The sun had risen on the earth when Lot came to Zoar. Then the LORD rained on Sodom and Gomorrah sulfur and fire from the LORD out of heaven. And he overthrew those cities, and all the valley, and all the inhabitants of the cities, and what grew on the ground. (Genesis 19:23–25)
Moses uses the language of the flood in Genesis 6–7 to describe the destruction of Sodom. Just as God sent the waters of the flood that “rained” (mamṭîr, Genesis 7:4) down on the earth in the days of Noah so he “rained” (himṭîr) down sulfur and fire on Sodom and Gomorrah in a fiery deluge. The fiery deluge “destroyed” (šaḥēt) Sodom, as the earth was destroyed by water at the time of the flood (see Genesis 13:10, 19:29, cf. 6:13, 17).7
Through the raining down of sulfur and fire, God “overthrew” (hăpōk) Sodom, the valley, all the inhabitants, and everything that grew on the ground. Everything was destroyed: it was a total catastrophe. The Greek translation of the Old Testament (LXX) translates the Hebrew word hăpōk as katestrephen, which is the source for the word catastrophe. The same word is used in the New Testament when Jesus cleanses the temple and “overturned [katestrephen] the tables of the money-changers” (Matthew 21:12).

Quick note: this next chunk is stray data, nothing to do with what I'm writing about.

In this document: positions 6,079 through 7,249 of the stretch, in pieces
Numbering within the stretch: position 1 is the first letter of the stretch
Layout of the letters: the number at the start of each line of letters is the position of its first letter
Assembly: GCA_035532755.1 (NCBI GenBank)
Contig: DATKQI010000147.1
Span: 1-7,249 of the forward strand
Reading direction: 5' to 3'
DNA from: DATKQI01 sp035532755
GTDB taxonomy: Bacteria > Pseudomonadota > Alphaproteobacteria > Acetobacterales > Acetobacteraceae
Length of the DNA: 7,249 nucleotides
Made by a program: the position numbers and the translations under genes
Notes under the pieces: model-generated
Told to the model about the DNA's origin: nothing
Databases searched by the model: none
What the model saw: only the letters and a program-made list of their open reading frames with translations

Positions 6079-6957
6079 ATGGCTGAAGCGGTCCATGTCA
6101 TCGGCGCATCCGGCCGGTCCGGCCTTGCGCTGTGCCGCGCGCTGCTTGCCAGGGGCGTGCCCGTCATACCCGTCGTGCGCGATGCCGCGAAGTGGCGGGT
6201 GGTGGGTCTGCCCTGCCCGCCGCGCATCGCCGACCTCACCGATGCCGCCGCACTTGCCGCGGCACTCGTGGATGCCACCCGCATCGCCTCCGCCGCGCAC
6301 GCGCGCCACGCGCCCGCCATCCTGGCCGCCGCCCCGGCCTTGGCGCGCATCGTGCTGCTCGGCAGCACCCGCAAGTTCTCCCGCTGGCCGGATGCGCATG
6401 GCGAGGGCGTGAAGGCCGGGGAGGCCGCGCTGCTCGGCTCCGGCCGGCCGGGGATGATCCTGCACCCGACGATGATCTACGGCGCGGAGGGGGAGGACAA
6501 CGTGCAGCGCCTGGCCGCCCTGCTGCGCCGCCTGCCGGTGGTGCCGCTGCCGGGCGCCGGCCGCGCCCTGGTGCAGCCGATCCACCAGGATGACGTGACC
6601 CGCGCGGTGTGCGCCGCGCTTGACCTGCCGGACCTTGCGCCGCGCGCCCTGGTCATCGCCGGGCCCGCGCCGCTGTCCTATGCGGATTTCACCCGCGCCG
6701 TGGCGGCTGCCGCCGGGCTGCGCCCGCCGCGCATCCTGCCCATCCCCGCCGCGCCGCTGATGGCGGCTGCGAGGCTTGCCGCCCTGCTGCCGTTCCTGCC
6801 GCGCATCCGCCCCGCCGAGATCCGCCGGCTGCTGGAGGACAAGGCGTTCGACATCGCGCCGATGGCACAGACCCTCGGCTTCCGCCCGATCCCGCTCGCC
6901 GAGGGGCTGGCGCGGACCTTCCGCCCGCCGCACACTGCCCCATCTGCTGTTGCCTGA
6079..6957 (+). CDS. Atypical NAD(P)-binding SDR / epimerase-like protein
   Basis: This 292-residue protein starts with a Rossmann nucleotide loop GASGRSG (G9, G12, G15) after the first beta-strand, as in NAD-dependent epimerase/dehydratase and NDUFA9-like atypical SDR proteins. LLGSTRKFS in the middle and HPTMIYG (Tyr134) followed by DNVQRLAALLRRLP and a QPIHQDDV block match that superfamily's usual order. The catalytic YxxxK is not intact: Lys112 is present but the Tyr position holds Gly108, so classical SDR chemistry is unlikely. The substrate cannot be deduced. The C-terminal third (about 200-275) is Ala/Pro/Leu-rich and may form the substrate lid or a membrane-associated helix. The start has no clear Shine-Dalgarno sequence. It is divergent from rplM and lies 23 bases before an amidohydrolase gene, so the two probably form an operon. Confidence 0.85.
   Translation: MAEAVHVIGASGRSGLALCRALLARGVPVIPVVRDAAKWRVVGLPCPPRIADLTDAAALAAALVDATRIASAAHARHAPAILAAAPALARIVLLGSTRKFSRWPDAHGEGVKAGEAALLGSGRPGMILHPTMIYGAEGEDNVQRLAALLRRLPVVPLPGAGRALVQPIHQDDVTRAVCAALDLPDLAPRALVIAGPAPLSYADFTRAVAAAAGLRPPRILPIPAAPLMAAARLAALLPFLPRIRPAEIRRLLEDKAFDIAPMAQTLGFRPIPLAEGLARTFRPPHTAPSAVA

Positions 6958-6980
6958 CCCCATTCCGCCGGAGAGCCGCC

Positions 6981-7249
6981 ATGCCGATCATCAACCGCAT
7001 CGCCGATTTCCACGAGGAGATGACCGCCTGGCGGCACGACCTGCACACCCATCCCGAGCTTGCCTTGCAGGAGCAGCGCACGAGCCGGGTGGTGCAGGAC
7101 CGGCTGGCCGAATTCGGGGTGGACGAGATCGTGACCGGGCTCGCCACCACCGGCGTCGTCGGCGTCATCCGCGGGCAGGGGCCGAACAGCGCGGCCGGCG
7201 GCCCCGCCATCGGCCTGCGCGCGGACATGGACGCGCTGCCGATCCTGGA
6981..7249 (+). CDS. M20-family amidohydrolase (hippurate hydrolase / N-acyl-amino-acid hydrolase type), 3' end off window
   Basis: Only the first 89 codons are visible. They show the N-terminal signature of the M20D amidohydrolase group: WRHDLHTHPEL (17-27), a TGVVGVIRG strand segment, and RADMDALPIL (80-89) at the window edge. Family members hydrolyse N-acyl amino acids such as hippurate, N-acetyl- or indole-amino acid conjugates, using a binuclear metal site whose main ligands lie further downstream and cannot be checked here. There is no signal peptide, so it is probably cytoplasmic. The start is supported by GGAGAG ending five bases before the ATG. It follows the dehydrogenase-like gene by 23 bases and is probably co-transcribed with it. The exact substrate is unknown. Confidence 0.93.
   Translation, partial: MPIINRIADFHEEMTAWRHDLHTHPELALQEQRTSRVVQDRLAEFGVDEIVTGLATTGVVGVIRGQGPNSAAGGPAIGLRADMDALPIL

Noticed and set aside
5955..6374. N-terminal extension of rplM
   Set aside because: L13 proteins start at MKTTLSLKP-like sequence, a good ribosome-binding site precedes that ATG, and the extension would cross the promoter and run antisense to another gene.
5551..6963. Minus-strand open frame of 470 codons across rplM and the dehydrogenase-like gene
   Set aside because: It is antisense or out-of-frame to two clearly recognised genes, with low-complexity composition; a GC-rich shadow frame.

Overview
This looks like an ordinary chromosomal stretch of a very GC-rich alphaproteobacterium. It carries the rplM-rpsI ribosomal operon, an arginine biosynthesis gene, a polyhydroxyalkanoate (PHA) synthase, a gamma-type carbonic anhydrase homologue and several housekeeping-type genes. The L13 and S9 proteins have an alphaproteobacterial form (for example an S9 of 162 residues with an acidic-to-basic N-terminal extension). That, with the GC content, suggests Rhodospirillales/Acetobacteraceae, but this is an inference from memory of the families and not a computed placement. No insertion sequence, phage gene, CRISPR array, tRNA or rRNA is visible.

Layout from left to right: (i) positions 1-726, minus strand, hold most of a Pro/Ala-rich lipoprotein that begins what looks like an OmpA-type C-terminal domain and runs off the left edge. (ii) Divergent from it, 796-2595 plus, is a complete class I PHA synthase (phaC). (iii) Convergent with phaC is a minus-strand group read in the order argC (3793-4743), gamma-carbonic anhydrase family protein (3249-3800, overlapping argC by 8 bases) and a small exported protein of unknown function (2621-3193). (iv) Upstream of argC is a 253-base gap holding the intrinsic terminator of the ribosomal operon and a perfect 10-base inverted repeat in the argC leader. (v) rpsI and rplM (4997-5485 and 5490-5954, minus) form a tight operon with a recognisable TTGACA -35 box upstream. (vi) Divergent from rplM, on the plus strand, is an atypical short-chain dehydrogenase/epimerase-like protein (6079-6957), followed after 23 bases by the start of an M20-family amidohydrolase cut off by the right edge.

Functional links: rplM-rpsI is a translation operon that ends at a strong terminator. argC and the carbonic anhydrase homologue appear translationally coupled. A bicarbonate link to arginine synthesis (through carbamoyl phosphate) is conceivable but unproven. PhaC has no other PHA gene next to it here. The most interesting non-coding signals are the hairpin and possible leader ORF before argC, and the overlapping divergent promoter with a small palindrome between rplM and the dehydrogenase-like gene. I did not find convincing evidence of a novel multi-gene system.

Through the raining down of sulfur and fire, God “overthrew” (hăpōk) Sodom, the valley, all the inhabitants, and everything that grew on the ground. Everything was destroyed: it was a total catastrophe.
The apostle Peter’s description of Sodom’s “extinction” (katastrophe) fits well with the judgment brought upon the city that turned it to ashes (see 2 Peter 2:6). After God overthrew Sodom, the whole land was burned so that nothing could grow, and no person would dwell in it again (see Deuteronomy 29:23; Isaiah 13:19–20; Jeremiah 49:18, 50:40).